Cupping can be very effective in reducing stress and improving the circulation of blood and lymph. It can either be done as dry or wet cupping. The history of cupping and cup massage goes back thousands of years. Therapists in ancient China used cups in combination with acupuncture. Later it was widely used at the time of the Roman Empire.
Galen, who was a well-known Roman physician, applied cups onto the skin of patients after he had made small superficial cuts. During the Golden Age Avicenna described the effectiveness of using cups for “curing bad blood”. He was regarded as a founder of modern medicine.
Amongst his books are The Book of Healing and The Canon of Medicine.
Wet cupping is an old form of treatment used in both the East and the West. In wet cupping suction cups are applied to specific parts of the body and subsequently very small superficial incisions are made and the cups then reapplied. This process allows withdrawal of about 25mls of blood in each cup. Suction cups are applied in many of the same positions as acupuncture needles and it is likely that the therapeutic effects of cupping are achieved in a similar way to the benefits of acupuncture needles.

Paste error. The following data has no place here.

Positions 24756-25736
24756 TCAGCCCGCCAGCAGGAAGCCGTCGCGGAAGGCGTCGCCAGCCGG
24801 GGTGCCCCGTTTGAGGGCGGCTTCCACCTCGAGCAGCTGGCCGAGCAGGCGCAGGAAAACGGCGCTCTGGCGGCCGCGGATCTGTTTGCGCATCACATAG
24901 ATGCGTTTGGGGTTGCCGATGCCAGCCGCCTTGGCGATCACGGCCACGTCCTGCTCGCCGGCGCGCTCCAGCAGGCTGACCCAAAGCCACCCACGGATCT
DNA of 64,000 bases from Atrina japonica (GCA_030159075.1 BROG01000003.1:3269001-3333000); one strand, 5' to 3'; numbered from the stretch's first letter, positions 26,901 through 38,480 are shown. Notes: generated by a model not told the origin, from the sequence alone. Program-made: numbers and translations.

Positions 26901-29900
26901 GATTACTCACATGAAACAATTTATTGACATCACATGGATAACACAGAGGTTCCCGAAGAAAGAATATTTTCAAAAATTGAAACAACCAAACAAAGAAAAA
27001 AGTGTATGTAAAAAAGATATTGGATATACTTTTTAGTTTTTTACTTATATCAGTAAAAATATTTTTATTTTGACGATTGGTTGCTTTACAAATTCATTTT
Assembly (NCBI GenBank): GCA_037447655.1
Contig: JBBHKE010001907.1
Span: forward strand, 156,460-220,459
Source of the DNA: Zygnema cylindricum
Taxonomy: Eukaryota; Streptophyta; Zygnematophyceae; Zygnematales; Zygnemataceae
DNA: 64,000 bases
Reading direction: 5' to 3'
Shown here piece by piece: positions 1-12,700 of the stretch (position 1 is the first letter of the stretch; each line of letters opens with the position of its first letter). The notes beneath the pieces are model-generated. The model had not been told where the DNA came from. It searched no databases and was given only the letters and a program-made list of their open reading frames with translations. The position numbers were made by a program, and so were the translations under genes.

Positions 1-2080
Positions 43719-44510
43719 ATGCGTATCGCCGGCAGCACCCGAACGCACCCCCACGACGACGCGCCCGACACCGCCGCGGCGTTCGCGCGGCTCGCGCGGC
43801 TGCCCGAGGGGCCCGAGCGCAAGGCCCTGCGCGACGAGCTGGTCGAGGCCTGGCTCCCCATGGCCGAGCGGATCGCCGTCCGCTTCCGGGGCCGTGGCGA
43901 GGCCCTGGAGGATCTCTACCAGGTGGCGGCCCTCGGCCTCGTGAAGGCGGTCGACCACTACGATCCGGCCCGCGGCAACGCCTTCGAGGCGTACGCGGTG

Hijama is linked with religious belief and is a form of wet cupping which is popular in the Muslim community. Hijama has two main clinical roles. It can be used to support the treatment of a range of medical conditions. However, its main benefit is as a preventive treatment to maintain health in the long term. In the Leicester Complementary Therapy Centre Hijama is offered specifically in these two areas when appropriate.